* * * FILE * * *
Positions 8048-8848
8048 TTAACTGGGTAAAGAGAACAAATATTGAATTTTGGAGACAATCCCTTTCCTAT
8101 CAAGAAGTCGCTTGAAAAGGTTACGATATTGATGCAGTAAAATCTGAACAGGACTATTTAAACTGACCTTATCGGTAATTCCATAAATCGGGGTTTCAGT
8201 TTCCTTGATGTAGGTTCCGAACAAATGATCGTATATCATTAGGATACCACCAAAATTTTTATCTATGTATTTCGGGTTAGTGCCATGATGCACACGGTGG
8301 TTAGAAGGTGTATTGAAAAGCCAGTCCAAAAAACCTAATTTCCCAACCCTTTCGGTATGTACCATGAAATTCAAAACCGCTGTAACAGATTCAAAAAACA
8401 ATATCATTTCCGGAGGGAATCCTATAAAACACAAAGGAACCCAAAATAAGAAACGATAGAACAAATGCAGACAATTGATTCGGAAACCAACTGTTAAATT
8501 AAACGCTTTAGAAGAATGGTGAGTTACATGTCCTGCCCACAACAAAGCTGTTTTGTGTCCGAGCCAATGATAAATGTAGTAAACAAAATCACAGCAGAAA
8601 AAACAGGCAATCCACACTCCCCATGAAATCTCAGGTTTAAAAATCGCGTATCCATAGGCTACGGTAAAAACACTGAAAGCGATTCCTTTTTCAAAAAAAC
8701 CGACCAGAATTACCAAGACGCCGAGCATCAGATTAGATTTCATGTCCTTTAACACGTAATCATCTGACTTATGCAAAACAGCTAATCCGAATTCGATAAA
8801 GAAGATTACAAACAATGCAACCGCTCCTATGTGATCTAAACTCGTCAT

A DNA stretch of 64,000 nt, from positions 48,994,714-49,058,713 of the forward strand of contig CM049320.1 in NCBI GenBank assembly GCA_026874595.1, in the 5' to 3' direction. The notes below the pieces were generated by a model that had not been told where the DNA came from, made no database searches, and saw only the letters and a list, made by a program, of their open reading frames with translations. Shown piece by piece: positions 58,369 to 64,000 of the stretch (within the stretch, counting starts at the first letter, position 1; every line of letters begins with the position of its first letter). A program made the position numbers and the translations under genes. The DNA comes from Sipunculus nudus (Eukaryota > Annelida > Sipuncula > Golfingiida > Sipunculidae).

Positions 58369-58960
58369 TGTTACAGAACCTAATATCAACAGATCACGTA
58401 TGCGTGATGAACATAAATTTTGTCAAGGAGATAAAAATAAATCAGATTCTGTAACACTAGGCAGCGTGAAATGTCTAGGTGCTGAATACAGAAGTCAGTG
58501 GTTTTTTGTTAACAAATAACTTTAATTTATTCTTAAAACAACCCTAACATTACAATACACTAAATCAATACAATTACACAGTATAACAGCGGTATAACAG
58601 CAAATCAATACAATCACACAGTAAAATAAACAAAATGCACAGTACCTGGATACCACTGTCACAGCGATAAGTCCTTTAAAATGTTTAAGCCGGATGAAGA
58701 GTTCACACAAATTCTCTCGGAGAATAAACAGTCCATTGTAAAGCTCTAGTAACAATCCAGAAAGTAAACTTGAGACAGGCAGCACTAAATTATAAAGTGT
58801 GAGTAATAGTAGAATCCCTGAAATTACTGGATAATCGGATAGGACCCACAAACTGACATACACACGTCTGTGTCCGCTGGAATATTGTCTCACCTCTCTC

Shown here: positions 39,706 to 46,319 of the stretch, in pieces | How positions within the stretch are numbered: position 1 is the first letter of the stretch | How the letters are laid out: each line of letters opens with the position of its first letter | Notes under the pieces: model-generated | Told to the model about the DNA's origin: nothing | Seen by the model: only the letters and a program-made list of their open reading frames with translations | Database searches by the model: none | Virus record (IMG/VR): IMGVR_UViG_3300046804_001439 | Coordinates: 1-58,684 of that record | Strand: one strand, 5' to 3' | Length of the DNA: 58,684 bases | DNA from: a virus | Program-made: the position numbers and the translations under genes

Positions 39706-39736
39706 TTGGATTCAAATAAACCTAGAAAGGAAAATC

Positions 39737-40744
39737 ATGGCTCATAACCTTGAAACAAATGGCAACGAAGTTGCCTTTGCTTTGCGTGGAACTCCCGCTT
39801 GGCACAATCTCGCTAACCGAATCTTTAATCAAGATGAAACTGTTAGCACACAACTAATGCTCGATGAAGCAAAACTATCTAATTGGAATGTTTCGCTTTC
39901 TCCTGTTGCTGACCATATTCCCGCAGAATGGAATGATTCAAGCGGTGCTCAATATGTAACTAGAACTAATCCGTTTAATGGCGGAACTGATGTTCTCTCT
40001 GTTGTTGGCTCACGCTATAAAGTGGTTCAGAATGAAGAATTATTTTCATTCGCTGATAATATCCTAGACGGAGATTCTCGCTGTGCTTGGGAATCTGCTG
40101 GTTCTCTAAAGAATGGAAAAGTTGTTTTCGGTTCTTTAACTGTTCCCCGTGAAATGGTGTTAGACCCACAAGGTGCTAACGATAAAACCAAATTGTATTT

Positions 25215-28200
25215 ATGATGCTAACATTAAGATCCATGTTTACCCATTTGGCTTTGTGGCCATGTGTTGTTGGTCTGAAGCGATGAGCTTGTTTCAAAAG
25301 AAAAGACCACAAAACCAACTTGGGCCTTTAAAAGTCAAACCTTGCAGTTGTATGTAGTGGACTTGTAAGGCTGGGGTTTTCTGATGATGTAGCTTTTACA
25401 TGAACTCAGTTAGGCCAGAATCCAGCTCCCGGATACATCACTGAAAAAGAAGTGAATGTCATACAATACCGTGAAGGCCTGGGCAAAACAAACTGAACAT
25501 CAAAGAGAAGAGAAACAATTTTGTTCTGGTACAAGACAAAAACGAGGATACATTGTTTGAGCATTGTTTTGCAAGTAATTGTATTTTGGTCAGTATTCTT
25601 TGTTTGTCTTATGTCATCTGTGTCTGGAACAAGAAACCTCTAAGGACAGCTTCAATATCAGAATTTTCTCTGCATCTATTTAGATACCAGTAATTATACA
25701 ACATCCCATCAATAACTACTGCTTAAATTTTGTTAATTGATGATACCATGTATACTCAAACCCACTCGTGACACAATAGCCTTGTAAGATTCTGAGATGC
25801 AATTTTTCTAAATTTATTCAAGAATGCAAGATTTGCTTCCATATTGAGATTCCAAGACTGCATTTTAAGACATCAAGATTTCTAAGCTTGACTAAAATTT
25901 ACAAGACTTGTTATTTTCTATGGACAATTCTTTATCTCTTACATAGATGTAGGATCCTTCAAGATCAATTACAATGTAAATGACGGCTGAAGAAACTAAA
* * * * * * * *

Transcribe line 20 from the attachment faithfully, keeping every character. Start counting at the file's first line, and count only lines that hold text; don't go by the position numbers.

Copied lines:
Positions 39706-39736